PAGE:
Thirsty for global
ccess to freshwater will soon be the major impetus for change in cities and for industry across the globe, says scientist David Garman. And he should know.
It offers an interdisciplinary approach, blending modern aquatic sciences with expertise from UWM’s College of Engineering & Applied Science, the Department of Economics and the School of Public Health.
Garman, the founding dean of UWM’s graduate-level School of Freshwater Sciences, came to Milwaukee from a parched Australia, where residential water restrictions are a part of people’s everyday lives.
Garman sees the school playing a role in economic development, from providing a specialized workforce to helping businesses tap into an exploding market for water solutions.
“The school should help position Milwaukee as a city of the future— one that is largely sustainable with its industries, water management, environmental footprint and energy,” he says. “It means a better lifestyle for all its inhabitants.”
RESEARCH REPORT 2012
Garman says his role is to usher Milwaukee toward that future and to amplify the city’s voice in the global discussion on freshwater. Through the school’s new Center for Water Policy, he will foster ties with Stockholm and Singapore, two recognized leaders in water policy.
Built on a half-century of Great Lakes research, the School of Freshwater Sciences is the only graduate school in the nation dedicated solely to the study of freshwater issues.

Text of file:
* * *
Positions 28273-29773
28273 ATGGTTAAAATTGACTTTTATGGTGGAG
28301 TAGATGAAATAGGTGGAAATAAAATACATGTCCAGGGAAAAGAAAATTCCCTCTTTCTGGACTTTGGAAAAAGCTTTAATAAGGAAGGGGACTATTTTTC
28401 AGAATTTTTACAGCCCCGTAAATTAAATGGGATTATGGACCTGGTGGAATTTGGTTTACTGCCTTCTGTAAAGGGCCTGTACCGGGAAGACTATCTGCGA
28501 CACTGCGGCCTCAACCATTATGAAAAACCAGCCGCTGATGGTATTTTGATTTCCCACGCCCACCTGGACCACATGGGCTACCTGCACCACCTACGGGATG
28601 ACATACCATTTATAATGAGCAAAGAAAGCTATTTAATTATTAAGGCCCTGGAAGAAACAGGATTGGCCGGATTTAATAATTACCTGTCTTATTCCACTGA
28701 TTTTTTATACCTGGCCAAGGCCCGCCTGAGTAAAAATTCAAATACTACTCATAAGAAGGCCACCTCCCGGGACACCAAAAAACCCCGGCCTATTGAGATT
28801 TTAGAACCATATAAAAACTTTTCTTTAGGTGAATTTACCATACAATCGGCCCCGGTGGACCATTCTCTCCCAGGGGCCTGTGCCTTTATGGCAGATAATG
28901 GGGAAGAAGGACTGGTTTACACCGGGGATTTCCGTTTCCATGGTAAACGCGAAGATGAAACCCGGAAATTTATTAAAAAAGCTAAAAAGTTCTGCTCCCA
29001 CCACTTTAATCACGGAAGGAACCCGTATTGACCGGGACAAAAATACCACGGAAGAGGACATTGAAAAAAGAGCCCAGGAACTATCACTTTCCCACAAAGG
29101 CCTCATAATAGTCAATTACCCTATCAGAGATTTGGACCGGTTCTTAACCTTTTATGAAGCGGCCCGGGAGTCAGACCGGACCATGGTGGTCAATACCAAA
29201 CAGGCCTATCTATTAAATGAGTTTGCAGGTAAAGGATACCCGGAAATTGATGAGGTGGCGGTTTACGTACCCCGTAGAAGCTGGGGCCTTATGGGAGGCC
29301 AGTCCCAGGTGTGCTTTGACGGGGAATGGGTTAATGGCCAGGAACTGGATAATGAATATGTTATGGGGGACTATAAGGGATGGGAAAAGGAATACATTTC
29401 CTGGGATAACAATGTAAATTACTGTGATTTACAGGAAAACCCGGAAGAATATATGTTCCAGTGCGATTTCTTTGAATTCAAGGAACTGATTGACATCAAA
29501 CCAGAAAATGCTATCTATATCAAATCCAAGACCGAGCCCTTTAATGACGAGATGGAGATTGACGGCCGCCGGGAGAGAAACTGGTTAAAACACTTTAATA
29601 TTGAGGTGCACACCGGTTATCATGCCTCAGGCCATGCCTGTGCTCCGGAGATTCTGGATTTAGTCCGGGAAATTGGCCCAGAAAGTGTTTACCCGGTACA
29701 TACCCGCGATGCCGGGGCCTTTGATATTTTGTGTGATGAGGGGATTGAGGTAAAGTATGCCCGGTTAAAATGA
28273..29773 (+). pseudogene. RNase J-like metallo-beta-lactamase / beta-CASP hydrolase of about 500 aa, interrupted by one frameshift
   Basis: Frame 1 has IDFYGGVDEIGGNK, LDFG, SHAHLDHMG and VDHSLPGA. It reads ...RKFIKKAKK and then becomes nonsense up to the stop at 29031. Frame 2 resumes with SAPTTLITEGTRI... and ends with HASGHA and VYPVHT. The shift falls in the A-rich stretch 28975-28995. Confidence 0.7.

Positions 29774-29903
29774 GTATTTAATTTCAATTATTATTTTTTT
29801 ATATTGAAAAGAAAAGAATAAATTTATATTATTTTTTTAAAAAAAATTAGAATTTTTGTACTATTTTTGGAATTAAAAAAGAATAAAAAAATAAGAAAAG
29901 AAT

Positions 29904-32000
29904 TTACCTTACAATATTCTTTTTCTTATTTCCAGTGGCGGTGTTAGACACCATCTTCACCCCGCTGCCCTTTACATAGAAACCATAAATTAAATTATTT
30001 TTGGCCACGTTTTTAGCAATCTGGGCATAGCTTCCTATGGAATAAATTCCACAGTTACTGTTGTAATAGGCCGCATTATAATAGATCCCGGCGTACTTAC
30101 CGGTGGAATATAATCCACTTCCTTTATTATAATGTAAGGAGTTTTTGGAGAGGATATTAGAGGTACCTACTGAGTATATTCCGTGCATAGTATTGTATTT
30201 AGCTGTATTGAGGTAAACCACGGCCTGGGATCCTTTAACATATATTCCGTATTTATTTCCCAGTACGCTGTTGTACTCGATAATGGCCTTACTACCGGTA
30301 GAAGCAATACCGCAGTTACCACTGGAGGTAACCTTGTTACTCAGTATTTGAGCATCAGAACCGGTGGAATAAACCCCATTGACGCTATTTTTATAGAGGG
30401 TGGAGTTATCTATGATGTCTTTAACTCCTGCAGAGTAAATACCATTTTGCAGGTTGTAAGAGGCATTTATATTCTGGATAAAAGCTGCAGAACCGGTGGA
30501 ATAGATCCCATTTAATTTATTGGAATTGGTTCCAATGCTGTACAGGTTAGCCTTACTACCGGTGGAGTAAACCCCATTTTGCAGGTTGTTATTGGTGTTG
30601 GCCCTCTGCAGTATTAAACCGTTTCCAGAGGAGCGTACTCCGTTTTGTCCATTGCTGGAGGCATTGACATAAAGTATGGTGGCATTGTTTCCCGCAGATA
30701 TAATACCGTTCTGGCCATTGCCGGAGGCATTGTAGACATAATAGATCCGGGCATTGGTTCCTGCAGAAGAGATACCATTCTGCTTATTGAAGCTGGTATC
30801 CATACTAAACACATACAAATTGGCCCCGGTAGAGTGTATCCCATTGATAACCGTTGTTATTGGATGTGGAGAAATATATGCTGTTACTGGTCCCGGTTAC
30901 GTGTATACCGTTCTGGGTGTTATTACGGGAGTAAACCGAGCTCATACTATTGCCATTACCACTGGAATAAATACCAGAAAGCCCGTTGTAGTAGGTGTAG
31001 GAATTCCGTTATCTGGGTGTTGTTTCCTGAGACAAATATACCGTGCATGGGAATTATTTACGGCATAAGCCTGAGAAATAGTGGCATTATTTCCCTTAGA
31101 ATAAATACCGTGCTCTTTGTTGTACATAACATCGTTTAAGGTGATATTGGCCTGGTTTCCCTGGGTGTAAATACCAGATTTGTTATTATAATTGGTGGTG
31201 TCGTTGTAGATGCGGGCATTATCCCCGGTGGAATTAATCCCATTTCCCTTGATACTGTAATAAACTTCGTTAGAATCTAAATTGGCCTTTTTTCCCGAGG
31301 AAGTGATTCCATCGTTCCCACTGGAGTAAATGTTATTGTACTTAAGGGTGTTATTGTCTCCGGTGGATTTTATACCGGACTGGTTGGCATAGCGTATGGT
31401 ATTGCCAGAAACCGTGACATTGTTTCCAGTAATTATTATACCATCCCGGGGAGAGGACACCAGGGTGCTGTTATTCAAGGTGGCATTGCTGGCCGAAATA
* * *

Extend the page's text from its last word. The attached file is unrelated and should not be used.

He spent the last nine years directing the Environmental Biotechnology Cooperative Research Centre in New South Wales, a public-private incubator connecting researchers, engineers and industry officials to stimulate new sustainable technologies. Trained as a chemist, his experience includes projects as diverse as improving safe water services in Bangladesh and remediating eutrophic lakes in China. He also was chairman of a publicly listed water company and owned a water-tech business. He is busy assembling an international review board for the school and has identified multiple research projects to expand, including those related to Great Lakes genomics, urban aquaculture and new sensors that work in water. And in five years’ time, Garman projects the school will turn out between 50 and 100 master’s and Ph.D. graduates —including some from water hubs Stockholm and Singapore.